Discovering The Ancient Persian Technology Of The Yakhchāl Which helped Keep Items Cool In Summer More Than 2000 Years Ago
Iran: In contemporary society one may spend time reflecting on all the marvel around their immediate environment. In today’s modern world we have an array of different tech items, products and goods as well as a whole host of mod cons which make everyday living a little easier, or supposedly so. Many of these ingenious devices have roots in ancient technology and knowledge which is often not widely known.
The birthplace and cradle of civilisation can be located in parts of the Middle East. Persia is one such region. Ancient Persian civilisation stood at the pinnacle of world history. The people of this region had problems in their living conditions. The scorching heat and dry climate often led to water shortages, droughts and issues around cooling food and water. The ancient Persians used trial and error, skills and their knowledge to develop techniques and solutions to the problems they faced in their localities.
The ancient Persian engineers were able to develop technology which helped store ice in the hot dry summer months in around 400 BC. Yakhchāl were ancient evaporation coolers with a domed shape above ground and subterranean storage space for ice, food, and other perishables. This effective technique of storing ice in the heart of the desert may seem complex, but in reality, it was a simple technique that even the poorest could acquire.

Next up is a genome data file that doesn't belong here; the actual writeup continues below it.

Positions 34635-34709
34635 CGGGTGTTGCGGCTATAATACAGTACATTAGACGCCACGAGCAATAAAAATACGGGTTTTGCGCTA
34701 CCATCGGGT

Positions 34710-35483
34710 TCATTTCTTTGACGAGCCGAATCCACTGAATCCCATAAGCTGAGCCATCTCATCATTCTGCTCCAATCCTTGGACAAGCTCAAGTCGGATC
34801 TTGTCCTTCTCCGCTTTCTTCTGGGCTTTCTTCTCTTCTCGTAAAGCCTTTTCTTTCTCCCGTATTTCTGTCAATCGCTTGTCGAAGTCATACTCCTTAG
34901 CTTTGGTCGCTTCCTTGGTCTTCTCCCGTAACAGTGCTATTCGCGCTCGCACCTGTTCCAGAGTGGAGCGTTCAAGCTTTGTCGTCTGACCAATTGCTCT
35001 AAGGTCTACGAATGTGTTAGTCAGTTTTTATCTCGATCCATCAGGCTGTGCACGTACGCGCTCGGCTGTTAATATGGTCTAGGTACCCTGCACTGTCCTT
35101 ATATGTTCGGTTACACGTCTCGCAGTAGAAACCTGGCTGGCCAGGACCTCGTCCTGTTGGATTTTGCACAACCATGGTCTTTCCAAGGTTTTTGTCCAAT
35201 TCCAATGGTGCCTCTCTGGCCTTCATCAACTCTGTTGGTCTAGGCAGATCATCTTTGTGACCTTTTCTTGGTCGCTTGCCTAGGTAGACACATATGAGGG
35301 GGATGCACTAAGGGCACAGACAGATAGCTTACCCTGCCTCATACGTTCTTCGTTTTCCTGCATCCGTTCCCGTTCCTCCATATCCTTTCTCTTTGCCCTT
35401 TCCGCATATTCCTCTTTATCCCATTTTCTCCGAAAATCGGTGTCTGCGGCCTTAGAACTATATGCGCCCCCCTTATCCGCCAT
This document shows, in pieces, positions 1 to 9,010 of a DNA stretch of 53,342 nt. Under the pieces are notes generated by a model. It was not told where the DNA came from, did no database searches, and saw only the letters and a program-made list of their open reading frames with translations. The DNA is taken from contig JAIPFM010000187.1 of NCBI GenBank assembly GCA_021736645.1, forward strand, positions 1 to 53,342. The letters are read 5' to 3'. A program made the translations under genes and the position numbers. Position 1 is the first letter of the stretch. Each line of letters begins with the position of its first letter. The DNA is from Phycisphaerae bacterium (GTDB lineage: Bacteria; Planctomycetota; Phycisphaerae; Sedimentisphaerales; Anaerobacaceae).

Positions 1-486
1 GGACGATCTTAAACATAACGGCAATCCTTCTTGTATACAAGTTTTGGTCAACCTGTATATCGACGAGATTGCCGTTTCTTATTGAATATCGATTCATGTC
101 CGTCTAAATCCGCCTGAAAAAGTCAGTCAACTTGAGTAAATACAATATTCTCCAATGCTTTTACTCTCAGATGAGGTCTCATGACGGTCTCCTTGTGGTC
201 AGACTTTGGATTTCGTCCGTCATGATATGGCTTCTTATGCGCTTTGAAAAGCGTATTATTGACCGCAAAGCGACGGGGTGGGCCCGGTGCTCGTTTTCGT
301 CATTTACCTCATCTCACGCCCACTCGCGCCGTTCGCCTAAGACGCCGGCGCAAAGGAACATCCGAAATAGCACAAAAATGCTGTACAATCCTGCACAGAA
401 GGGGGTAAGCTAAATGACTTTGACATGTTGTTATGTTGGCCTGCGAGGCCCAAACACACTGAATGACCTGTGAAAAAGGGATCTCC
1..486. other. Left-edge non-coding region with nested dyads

The process involved obtaining ice during winter periods from the mountain ranges which were in close proximity and the ice was brought to the yakhchāl, and most also had qanats (underground channels) to move water from nearby sources.
The designs were around 60 feet in height, the shape of the yakhchāl above the ground was a massive mud brick dome. Bellow the ground there was an empty space up to 5000 cubic meters with very thick walls, measuring at least 2 meters at the base. The walls were made out of a type of mortar called sarooj; a mixture composed of sand, clay, egg whites, lime, goat hair, and ash in very specific proportions. This mortar was resistant to heat transfer and it was also thought to be completely waterproof.
The dome often included a system of windcatchers, which was instrumental in helping bring temperatures within the structure down to frigid levels during the hot season. The technology of the yakhchāls has survived up until modern times. Some of these structures that were built hundreds of years ago still remain intact. We can find these unique domed shape structures in Iran, Afghanistan, and Tajikistan, the term yakhchāl is also used to refer to contemporary household refrigerators.
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